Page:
You know what’s worse than starting 0-1? Starting 0-2. And that’s exactly what will happen to either the Vikings or Colts on Sunday, as these two teams prepare for one another this week after losing season openers last week.
The Colts are an unfamiliar opponent for the Vikings, appearing on the regular season schedule once every four years. So let’s familiarize ourselves with the Vikings Week 2 opponent.
Coordinator Matt Eberflus employs a base 4-3 front and the entire group is anchored by one of the NFL’s top linebackers – Darius Leonard. A 2018 draft pick, Leonard is already a two-time All Pro. He’s a three-down player with few weaknesses and is certainly a player around whom offenses must game plan. Another noteworthy name in the front seven is DT DeForest Buckner, a blue-chip free agent signing this past offseason.
Buckner commands double teams frequently, particularly on passing downs. In fact, Jacksonville doubled Buckner on 60.8% of his snaps as a pass rusher last week. Justin Houston is another member of the front seven who can cause problems. He had 11.0 sacks a season ago, becoming the first Colts defender to reach that total since 2016.
In the secondary, it’s a familiar face who is the most noteworthy. Former Vikings CB Xavier Rhodes is now in Indianapolis, starting on the outside. He made two costly mistakes last week in Jacksonville, getting flagged for one defensive pass interference and then a little later in the game surrendering a 22-yard touchdown catch to Keelan Cole. Kenny Moore is the team’s nickel cornerback and he’s actually one of the better ones in the League.
It will be interesting to see how Indianapolis approaches Dalvin Cook and the Vikings running game this week. The Colts were leaky in the first half against Jacksonville, allowing James Robinson to rush for 61 yards on 10 carries. But in the second half, the Colts responded. And they did so in numbers and force.
Eberflus crowded the box with seven and eight defenders consistently, and on running downs he frequently utilized run blitzes. The strategies worked because Robinson had one rushing yard on six carries in the second half.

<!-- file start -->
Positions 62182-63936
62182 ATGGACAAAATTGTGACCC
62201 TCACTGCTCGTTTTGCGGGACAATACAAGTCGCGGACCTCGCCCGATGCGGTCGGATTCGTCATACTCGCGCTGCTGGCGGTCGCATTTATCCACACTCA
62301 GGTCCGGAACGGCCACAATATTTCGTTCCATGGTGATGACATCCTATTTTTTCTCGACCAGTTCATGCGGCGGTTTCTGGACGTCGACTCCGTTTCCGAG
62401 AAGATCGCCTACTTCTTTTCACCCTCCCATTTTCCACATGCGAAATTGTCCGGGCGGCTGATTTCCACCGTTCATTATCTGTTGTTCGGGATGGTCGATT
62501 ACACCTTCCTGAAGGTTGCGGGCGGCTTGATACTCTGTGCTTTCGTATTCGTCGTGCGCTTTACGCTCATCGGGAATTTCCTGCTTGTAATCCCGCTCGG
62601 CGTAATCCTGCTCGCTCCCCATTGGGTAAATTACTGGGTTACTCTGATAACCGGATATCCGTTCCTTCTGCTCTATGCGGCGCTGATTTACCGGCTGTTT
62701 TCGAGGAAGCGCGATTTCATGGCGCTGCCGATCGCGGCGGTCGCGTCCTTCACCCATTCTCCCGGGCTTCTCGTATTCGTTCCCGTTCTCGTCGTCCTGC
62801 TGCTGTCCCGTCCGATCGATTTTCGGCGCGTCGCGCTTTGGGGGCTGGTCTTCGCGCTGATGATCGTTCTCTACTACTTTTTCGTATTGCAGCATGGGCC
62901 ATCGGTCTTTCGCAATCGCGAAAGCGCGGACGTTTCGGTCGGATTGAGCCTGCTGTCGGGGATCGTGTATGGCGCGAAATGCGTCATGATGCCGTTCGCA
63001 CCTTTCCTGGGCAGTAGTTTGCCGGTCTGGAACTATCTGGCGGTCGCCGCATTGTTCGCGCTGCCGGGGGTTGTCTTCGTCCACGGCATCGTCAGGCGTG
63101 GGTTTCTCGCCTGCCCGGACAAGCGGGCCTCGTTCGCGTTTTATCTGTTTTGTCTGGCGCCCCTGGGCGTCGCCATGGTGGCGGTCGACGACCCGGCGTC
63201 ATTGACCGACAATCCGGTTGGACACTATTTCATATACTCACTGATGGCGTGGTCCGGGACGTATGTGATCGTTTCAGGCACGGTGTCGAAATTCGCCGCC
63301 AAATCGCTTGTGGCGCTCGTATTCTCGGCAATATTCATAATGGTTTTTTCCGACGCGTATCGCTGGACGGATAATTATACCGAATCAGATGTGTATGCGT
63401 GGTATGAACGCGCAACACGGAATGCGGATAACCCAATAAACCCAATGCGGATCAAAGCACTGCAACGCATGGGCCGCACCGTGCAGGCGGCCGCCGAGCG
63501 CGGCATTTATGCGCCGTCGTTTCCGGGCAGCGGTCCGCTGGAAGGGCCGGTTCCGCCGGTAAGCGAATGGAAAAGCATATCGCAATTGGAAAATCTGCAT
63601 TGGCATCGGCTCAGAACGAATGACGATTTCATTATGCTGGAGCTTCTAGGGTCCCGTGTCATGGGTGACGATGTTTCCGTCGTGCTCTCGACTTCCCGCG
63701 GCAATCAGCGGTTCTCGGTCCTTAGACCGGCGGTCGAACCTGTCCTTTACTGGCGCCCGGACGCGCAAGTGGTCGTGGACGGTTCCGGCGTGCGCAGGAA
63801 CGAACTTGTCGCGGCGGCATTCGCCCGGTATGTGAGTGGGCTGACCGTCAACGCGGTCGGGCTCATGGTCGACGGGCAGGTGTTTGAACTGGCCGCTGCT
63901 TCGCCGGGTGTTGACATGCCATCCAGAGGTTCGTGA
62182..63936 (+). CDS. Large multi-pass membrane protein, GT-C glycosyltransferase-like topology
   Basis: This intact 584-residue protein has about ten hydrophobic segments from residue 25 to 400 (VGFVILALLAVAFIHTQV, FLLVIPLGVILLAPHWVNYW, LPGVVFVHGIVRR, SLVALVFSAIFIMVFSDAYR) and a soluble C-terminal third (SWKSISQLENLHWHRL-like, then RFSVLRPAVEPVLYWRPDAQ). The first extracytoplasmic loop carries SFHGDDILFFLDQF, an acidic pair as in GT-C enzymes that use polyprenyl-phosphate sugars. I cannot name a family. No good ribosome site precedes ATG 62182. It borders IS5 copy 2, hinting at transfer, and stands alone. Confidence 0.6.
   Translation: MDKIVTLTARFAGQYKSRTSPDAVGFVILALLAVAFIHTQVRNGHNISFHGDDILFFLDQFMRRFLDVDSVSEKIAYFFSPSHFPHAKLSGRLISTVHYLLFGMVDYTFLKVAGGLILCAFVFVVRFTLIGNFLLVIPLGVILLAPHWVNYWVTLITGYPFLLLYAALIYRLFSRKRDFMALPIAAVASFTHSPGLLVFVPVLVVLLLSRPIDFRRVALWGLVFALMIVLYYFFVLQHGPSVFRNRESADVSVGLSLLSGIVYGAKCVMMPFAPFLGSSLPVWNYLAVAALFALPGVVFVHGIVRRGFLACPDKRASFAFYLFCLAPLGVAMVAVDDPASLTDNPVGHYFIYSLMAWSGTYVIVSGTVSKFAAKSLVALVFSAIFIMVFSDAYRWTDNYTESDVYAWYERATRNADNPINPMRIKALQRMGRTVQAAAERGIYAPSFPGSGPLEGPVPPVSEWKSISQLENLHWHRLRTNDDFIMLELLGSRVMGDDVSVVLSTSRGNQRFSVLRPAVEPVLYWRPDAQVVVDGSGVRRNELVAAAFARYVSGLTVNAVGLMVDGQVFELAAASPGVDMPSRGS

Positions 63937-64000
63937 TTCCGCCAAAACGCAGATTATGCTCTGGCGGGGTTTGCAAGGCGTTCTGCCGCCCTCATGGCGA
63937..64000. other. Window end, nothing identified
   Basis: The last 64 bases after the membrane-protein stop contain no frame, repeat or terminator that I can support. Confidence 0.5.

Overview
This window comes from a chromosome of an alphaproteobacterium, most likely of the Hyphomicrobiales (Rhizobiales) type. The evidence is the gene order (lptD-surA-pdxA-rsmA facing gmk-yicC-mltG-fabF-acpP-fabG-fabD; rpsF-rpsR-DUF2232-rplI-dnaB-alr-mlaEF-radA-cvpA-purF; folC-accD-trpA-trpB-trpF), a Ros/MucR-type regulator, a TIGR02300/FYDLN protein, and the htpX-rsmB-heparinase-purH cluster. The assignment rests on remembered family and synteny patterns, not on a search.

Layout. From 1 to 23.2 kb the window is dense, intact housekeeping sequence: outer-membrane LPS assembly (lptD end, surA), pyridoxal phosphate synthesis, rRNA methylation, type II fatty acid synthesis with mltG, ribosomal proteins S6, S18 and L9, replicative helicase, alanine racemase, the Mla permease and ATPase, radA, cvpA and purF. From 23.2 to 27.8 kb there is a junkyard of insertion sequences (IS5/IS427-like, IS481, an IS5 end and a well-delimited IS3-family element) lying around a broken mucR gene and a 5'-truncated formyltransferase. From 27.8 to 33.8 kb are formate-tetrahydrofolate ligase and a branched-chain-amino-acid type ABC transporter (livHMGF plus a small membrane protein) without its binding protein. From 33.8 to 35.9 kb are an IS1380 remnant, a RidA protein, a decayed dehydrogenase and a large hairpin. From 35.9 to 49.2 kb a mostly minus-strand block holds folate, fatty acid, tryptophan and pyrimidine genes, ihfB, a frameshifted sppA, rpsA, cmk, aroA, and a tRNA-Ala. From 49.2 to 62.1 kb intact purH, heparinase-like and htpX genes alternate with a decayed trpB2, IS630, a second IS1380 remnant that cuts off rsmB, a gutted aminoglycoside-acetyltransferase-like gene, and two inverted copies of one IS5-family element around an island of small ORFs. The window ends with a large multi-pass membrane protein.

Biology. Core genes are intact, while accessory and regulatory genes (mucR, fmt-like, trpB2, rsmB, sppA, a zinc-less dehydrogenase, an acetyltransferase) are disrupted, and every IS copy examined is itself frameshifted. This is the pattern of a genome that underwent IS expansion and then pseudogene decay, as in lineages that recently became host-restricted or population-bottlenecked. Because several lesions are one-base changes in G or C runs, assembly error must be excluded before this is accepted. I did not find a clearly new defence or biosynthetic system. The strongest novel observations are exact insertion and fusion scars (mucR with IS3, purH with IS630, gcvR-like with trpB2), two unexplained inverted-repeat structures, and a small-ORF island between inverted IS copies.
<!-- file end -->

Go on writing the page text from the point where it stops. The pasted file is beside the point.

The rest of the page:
Without question, the strength of the Colts offense is its offensive line. They boast one of the NFL’s best left guards in Quenton Nelson and they’re also strong at left tackle with Anthony Castonzo, center with Ryan Kelly and right tackle with Braden Smith. This outfit is one of the most complete in the NFL and poses a great challenge for a Vikings defense line that was outplayed last week and is missing its best player – Danielle Hunter.
If the Colts offensive line controls the point of attack, the Vikings are in for a long afternoon because there is a fast group of receivers, a versatile group of tight ends and a talented group of running backs licking their chops. One of the group’s best players – RB Marlon Mack – was lost for the season a week ago after injuring his Achilles. That only leaves the door open, though, for rookie RB Jonathan Taylor as well as dual-threat back Nyheim Hines. Together, these two backs combined for 30 touches and two touchdowns.
The triggerman behind all of this is veteran QB Philip Rivers, whose time with the Los Angeles Chargers had come to an end. It’s a new beginning for Rivers in Indianapolis, but not much has changed in terms of how the gunslinger operates. He still loves to be in the gun and he’s not afraid to sling the ball around the field.
Indianapolis went with a rookie at kicker, with former Georgia Bulldog Rodrigo Blankenship coming out of camp victorious in the competition. Rigoberto Sanchez is the punter and holder while Nyheim Hines is still listed as the top kickoff and punt returner, though that could change with Hines in line to see more snaps on offense with Mack being lost for the season.
When Minnesota has the ball
Last week’s game got away from the Vikings offense. After their impressive opening drive, the Vikings offense found itself on the sidelines for most of the rest of the first half. A safety, three-and-out and interception limited the number of plays the Vikings were able to run, which reduced Cook’s touches, which helped Green Bay increase its lead, which only reduced the running game’s validity.